JPNC’s Zoning Committee green lights another Goddard House approval

The Jamaica Plain Neighborhood Council (JPNC) Zoning Committee ultimately approved on Aug. 24 the proposed development at the old Goddard House building on South Huntington Ave with a close 5-4 vote, despite some neighbors’ disapproval.

The project had already been approved by the JPNC Zoning Committee and the Boston Redevelopment Authority (BRA), but needs to jump through more review hoops because it is located within the Greenbelt Protection Overlay District (GPOD).

The developers, Eden Properties and Samuels & Associates, have plans for a $62 million renovation and expansion of the former Goddard House nursing home property, transforming it into a multi-family residence to include 167 rental apartments. Of the 167 apartments, 22 units are slated to be affordable. That is the minimum under the City’s affordable-housing policy. A spokesperson for the developers said they are “pleased” with the Zoning Committee’s decision.

The Goddard House project does not require variances under the new South Huntington guidelines, but was required to undergo a public review process to address the concerns regarding the GPOD. The GPOD is an area created by the Zoning Code to protect the area around the Jamaica Pond and the Arborway, and any project in that area requires a GPOD review. The GPOD isn’t technically a zoning variance, but the neighborhood and City review is still required under the Zoning Code, which is why the JPNC hosts a local process and presents feedback to the City regarding any GPOD matters.

The Zoning Committee recommended the proposal to the larger JPNC at the next full Council meeting, and the JPNC will send their recommendation to the Boston Parks and Recreation Department, the City’s Zoning Board of Appeals, the BRA, the Mayor’s Office, and the offices of various JP elected officials.

The Goddard House controversially ceased operations in 2012 and has remained vacant since. The enormous brick building was constructed in 1927 and housed about 100 seniors.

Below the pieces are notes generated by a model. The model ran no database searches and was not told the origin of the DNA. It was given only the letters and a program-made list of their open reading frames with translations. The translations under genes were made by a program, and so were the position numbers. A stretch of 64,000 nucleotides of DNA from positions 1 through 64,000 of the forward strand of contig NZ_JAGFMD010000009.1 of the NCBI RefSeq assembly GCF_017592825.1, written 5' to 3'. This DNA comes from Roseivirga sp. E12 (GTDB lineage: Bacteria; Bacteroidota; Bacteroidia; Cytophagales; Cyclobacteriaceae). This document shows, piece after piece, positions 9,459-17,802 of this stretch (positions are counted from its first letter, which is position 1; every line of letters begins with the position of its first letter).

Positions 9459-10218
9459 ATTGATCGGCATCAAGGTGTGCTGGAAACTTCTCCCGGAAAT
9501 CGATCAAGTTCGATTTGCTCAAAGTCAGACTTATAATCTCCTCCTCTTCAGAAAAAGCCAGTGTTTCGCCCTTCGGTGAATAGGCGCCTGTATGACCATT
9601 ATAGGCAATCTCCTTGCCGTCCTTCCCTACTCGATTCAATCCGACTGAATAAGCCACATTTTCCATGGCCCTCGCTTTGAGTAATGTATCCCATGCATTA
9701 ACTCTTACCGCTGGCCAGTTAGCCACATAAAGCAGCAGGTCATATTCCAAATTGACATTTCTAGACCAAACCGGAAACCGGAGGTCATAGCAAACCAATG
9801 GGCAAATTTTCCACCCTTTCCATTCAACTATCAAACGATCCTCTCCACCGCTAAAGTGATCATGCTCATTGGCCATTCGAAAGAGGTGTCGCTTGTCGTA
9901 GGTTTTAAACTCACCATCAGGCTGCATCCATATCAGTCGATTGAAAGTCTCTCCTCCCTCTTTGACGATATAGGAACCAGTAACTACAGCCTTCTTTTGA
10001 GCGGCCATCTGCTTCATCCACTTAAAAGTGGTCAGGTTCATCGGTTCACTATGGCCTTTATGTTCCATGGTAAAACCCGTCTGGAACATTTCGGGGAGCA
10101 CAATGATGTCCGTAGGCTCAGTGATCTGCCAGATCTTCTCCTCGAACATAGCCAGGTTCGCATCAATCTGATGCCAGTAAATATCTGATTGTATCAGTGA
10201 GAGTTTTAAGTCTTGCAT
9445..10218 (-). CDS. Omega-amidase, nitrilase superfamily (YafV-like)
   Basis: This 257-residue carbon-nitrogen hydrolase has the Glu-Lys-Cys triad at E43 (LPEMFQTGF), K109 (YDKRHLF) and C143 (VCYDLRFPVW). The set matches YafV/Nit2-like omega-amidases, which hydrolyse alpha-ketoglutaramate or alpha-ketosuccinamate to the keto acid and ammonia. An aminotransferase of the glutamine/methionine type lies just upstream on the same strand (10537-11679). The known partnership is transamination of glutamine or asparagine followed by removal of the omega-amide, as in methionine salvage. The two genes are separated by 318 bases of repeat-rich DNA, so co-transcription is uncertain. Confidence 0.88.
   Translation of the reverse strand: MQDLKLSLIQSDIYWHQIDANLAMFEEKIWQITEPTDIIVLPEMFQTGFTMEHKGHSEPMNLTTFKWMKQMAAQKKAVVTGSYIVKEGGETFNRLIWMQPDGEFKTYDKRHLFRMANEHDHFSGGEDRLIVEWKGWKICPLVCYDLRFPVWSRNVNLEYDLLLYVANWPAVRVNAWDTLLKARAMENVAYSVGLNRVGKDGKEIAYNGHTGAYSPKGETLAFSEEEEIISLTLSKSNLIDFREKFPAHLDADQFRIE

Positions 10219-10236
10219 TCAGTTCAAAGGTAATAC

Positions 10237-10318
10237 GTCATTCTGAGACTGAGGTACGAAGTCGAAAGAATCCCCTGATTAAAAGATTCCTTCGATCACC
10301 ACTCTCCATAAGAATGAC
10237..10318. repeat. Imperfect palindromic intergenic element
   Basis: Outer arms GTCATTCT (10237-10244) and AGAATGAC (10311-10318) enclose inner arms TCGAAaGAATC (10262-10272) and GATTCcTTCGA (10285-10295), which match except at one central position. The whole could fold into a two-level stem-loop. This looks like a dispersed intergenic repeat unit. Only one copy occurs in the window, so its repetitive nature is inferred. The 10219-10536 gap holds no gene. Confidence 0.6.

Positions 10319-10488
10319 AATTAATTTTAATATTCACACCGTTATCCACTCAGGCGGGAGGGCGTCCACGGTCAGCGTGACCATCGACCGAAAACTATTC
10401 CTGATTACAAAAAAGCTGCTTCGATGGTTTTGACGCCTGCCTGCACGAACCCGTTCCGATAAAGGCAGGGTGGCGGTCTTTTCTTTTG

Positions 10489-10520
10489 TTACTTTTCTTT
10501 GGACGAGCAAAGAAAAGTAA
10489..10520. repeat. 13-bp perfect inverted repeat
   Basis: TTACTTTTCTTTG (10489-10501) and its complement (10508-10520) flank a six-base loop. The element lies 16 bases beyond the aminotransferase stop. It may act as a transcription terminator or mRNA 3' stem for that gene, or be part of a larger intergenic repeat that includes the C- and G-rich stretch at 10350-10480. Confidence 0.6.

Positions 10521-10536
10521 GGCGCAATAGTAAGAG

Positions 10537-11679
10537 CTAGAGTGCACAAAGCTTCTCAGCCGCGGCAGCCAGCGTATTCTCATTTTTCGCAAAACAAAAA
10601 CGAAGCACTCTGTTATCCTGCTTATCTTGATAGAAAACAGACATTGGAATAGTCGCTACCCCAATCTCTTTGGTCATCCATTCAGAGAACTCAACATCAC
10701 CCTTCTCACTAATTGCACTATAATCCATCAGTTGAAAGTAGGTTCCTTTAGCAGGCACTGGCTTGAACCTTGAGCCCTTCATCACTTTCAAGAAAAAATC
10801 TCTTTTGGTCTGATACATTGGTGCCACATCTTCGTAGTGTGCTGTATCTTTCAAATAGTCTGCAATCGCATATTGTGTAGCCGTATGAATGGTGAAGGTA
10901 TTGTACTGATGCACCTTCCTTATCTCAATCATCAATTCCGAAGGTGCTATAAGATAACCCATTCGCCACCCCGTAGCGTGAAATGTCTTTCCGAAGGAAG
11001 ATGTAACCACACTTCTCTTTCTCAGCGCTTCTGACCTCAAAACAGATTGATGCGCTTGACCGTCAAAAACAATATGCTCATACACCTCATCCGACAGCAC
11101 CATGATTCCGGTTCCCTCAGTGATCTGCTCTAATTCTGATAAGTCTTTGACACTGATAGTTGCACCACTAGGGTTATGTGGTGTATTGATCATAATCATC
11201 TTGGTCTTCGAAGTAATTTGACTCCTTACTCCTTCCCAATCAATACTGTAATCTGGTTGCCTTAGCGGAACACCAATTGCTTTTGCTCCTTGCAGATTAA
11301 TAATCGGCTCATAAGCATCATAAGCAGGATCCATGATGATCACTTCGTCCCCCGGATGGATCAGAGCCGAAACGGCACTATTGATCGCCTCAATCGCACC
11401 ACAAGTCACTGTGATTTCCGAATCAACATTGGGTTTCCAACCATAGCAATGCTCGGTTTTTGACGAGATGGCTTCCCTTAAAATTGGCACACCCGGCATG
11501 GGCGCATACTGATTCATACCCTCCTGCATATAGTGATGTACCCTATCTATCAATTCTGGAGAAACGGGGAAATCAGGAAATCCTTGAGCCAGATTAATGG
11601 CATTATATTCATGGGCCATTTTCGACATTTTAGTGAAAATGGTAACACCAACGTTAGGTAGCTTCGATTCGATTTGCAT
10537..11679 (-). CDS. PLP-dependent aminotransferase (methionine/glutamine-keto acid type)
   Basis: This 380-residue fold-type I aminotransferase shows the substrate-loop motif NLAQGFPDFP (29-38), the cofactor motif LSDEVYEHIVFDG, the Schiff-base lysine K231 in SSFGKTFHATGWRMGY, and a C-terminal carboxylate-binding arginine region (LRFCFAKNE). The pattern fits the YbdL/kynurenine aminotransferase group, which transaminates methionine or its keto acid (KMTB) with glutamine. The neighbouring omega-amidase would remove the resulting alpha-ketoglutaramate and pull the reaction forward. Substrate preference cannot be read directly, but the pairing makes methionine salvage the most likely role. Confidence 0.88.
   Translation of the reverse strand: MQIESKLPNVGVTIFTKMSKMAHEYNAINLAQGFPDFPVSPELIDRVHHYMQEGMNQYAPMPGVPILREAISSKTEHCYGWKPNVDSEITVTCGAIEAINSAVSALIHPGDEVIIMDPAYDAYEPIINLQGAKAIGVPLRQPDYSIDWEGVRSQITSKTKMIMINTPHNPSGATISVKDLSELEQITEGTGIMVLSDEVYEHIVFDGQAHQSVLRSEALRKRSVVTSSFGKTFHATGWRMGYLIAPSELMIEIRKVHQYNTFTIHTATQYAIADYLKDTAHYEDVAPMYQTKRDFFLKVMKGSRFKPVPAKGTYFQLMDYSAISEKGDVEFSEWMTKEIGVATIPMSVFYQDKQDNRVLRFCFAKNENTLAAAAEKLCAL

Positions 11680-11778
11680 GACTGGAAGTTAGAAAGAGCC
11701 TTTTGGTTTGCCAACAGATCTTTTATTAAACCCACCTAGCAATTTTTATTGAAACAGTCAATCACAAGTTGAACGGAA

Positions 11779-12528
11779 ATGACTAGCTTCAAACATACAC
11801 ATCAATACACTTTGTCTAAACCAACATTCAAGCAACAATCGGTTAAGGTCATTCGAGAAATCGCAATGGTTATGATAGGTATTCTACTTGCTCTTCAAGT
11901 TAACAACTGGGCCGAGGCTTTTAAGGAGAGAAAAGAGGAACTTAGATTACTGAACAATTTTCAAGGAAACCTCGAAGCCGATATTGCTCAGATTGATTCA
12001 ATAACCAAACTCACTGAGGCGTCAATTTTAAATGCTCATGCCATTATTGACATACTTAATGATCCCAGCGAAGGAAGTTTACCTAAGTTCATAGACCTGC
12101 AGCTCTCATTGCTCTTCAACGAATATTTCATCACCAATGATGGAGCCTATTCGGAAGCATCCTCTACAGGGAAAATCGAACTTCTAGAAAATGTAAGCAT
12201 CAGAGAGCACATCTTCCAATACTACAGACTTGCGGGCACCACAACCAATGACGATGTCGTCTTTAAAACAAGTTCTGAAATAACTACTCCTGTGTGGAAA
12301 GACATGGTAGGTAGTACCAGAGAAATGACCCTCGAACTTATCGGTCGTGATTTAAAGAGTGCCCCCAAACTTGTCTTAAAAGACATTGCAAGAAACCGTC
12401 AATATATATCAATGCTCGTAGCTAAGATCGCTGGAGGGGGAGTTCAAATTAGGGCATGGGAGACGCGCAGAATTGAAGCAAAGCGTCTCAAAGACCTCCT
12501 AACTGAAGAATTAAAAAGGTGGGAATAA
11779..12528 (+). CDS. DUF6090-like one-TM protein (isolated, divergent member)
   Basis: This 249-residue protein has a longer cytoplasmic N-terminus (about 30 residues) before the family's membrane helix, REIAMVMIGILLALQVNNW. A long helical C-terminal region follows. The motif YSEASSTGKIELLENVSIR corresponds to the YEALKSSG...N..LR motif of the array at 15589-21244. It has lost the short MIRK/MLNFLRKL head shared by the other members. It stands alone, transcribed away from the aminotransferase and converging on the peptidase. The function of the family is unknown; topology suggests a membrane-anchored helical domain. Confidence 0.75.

The project would renovate the existing building, which would house 108 units, and add a new 51,000-square-foot building that would have 61 units.

The application and approval process for the project started in 2015, and the proposed plan follows the updated South Huntington zoning guidelines. Since the most recent public proposal, the development team has made some minor adjustments to the design, such as changes to landscaping and soft materials.

Kathy Seaman, executive director of abutting Mount Pleasant Home since July 1 of this year, said at the Aug. 24 meeting that Mount Pleasant home is “vehemently opposed to this project.”

Seaman said that the project is too big and too close to the property line abutting Mount Pleasant Home; that currently there is a 150 foot buffer, and the new addition would be “right on the property line,” or just 10 feet away from it.

“Condos are notoriously poor neighbors, and we have no recourse if management does not control the noise,” Seaman said.

Throughout the planning process, Merlin Southwick was Mount Pleasant Home’s executive director and involved with the project since 2015 as a member of the impact advisory group.

Members of the Zoning Committee expressed that they had not heard until that point that this was a big issue for Mount Pleasant Home.

“I think it’s kind of late in the game to attack this project when your former executive director was involved in the project since 2015,” said Zoning Committee member Kevin Moloney.

“We were under a year-long transition of leadership. This did not take priority at that time,” Seaman responded.

Karen Mauney-Brodek, president of the Emerald Necklace Conservancy, said that the conservancy has appreciated the support of the project and is in support of the project. Mauney-Brodek said that the developers have proposed to make contribution to Emerald Necklace Conservancy, up to $50,000, to support the use of the park for the public. The developers of the project have also proposed to donate to Fund for Parks.

Diana C. Pisciotta, spokesperson for the developers, said in an email after the meeting, “We are pleased to continue moving forward with the Goddard House redevelopment; the project is both consistent with the recent approved zoning for the South Huntington corridor and preserves an important building in the community. The BRA approved the plans for the Goddard House redevelopment earlier this summer; based on our conversations with the community, BRA staff and BCDC, we made modifications to the façade materials, shape of the buildings and landscaping.”

She added, “Because of Goddard House’s location within the Greenbelt Protection Overlay District, we need approval for a conditional use permit from both the Parks Department and the ZBA.  Our recent meeting with the JPNC Zoning Committee was related to that process and we were pleased to have received their support.”

Pisciotta said some of the changes include a landscaped buffer along the Jamaicaway within 45-foot zoning setback, tree protection zone during construction, a tree survey to identify healthy specimen trees to be saved and diseased or invasive trees to be removed, a new tree planting to supplement existing ones, no curb cuts or entrances on Jamaicaway, and the developers will repair/replace fence and sidewalk along Jamaicaway as needed.


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